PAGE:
"Family" was the best show on television during its run, better than "MASH", better than "Mary Tyler Moore", better even than "The Waltons". Why? Because it was about intelligent, serious-minded people who weren't trying to entertain an audience or each other. They were, as Zhivago remarks once, "just living", and in so doing, exploring the issues that late-1970s Californians faced daily and that the rest of America would soon deal with. "Family"'s characters were attractive, articulate, privileged, and just independent-minded enough to make their reflections interesting. Sada Thompson's Kate was terribly complex--nurturing, witty, stubbornly and often irritatingly self-possessed--and seemed to embody perfectly every internal contradiction ever experienced by women cognitively and emotionally capable of being their family's main breadwinner but lacking an avenue to do so. James Broderick's Doug, as thoughtful a TV dad as one is likely to meet in a lifetime, knew as much about women as men--probably more--and had an endearing habit of self-disparagement that gave his wife and daughters (but not his only son) room to grow in a world that had only recently acknowledged their gender's need to. Gary Frank's Willy, my favorite at the time, had taken his father's lack of ego so to heart that he wasn't sure he'd ever join the grown-up world, or even want to. And Kristy McNichol's Buddy articulated tween angst with an openness never before seen on TV. I watched the entire series a year or so ago and was struck by how well the characters had aged more than a generation later. I was only troubled by the show's almost militant defensiveness toward gender and hostility toward sexuality; the exaggerated toughness at times of Kate and Nancy seems strident now, but it was probably analogous to, for example, the defensiveness of civil rights activists during the previous decade. We are all more perceptive, as well as more appreciative, of gender differences and what might be called "everyday sexuality" than we were during that benighted pre-dawn of global telecommunication and cultural cross-pollination; viewers of "Family" may even find repeat viewings of the show mildly painful, as I did. But for depth and breadth of character analysis, antithetical to Disney-type, on-screen clowning, "Family" has no equal that I'm aware of.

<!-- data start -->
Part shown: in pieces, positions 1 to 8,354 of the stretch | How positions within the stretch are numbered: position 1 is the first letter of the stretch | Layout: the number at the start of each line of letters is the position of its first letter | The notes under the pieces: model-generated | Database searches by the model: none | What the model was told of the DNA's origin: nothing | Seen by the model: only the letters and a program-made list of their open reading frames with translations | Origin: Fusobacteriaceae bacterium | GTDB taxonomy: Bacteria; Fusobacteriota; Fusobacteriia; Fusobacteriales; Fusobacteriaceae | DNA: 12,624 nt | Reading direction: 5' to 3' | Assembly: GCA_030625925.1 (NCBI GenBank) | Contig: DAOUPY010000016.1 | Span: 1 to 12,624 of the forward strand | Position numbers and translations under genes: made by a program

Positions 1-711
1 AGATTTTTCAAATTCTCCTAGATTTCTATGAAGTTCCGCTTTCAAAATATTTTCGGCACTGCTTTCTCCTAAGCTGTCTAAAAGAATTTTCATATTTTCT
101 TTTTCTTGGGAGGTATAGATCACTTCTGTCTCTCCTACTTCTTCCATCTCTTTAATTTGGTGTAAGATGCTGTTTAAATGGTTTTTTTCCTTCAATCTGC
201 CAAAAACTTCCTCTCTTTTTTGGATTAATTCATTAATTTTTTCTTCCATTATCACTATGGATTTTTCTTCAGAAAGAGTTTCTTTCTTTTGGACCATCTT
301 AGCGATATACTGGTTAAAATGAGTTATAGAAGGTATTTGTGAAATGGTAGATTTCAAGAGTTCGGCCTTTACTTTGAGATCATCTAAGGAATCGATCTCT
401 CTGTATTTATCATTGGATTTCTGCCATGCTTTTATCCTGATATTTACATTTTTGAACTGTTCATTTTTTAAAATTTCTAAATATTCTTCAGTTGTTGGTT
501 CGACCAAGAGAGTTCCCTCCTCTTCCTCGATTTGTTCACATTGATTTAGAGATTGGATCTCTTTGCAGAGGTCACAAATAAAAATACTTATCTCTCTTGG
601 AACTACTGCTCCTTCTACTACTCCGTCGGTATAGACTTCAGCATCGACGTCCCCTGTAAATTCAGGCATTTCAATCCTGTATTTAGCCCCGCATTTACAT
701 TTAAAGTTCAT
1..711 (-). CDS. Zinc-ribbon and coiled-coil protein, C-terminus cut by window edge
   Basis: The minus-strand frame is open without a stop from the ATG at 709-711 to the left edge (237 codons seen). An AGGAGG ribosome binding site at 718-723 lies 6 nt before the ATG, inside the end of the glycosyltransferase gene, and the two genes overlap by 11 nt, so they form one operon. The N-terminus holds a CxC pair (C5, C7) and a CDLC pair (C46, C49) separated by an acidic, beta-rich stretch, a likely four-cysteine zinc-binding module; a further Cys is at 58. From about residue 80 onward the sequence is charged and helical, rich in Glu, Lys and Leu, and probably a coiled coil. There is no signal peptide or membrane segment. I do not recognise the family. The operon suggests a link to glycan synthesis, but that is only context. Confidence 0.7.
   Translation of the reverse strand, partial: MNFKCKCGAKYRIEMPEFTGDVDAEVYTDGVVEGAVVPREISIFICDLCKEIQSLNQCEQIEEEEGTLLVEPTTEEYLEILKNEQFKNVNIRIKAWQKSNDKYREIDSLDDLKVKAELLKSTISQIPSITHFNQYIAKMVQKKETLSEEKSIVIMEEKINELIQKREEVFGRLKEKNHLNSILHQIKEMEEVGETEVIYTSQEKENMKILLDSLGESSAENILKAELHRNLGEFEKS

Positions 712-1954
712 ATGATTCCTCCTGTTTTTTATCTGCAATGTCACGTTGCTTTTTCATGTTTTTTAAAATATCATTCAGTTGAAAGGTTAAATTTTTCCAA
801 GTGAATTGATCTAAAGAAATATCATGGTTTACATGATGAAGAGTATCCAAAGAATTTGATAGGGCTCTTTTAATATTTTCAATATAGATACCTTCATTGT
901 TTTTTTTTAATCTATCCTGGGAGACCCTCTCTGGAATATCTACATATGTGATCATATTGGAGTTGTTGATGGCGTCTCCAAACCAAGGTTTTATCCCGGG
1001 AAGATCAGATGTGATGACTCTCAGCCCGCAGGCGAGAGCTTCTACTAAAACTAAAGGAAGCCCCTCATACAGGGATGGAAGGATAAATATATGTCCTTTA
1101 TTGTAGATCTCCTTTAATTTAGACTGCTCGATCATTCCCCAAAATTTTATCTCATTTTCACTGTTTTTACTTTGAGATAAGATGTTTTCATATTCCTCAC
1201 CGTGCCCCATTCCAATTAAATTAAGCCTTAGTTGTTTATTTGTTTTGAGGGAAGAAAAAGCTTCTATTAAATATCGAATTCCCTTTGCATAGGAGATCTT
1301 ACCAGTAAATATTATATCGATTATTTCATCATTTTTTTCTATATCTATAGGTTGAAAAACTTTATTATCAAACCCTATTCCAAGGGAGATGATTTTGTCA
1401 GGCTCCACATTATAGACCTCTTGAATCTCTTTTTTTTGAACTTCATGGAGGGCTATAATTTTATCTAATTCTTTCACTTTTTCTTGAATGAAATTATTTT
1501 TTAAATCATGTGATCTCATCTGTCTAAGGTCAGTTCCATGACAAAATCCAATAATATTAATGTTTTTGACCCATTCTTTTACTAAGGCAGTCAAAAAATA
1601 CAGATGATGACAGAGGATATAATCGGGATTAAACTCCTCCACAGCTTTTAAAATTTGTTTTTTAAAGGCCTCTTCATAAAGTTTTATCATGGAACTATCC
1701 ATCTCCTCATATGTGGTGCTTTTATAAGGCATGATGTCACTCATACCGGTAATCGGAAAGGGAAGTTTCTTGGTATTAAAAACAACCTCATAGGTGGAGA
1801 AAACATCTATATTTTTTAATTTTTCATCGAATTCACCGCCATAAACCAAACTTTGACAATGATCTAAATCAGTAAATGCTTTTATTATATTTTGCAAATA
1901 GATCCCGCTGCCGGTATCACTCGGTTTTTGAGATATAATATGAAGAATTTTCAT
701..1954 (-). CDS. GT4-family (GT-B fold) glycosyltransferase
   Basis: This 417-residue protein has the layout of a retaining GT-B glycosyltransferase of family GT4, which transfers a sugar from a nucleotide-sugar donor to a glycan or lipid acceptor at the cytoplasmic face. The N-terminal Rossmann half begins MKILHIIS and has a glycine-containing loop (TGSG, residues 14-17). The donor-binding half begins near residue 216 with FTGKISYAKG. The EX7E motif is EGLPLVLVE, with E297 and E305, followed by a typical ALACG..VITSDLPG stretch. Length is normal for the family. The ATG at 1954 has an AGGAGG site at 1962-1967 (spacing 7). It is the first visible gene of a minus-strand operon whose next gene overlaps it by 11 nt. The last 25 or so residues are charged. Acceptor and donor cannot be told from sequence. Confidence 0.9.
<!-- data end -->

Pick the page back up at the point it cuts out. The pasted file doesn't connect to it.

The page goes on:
While the characters might look ordinary upper-classers, the truth is what made them special was the fact that they were actually pretty freaky. High-eyebrowed Sada Thompson's constant expression of awe, the oldie father, the generation gap between their children, and last but not least, Buddy's mind-blogging look bordering lesbianism where mesmerizing for a kid like me.
The pace of the show was slow, and one thanked it. The protected community they lived in was a relieving bubble within the dark downward trend of the late 70´s, when darker meant better.
I remember the first time in my life I learnt of Virginia Woolf, was through "Family": It was a book of Woolf's correspondance that Kate was reading in bed in one of the episodes. I guess I was 11 back then, and imprints of such an early age for some reason have a longlasting effect.
Long live our childhood memories!
Doug and Kate Lawrence (James Broderick and Sada Thompson) and their three children, Nancy, (Meredith Baxter)Willie (Gary Frank) and Buddy -real name Leticia -(Kristy McNichol) were a family with which most people could easily identify. The Lawrences were normal people, leading normal lives and dealing with realistic and important issues. The show was never over the top or melodramatic and that was one of the reasons it was so watchable and so popular with audiences during its 4-year run from 1976 - 1980.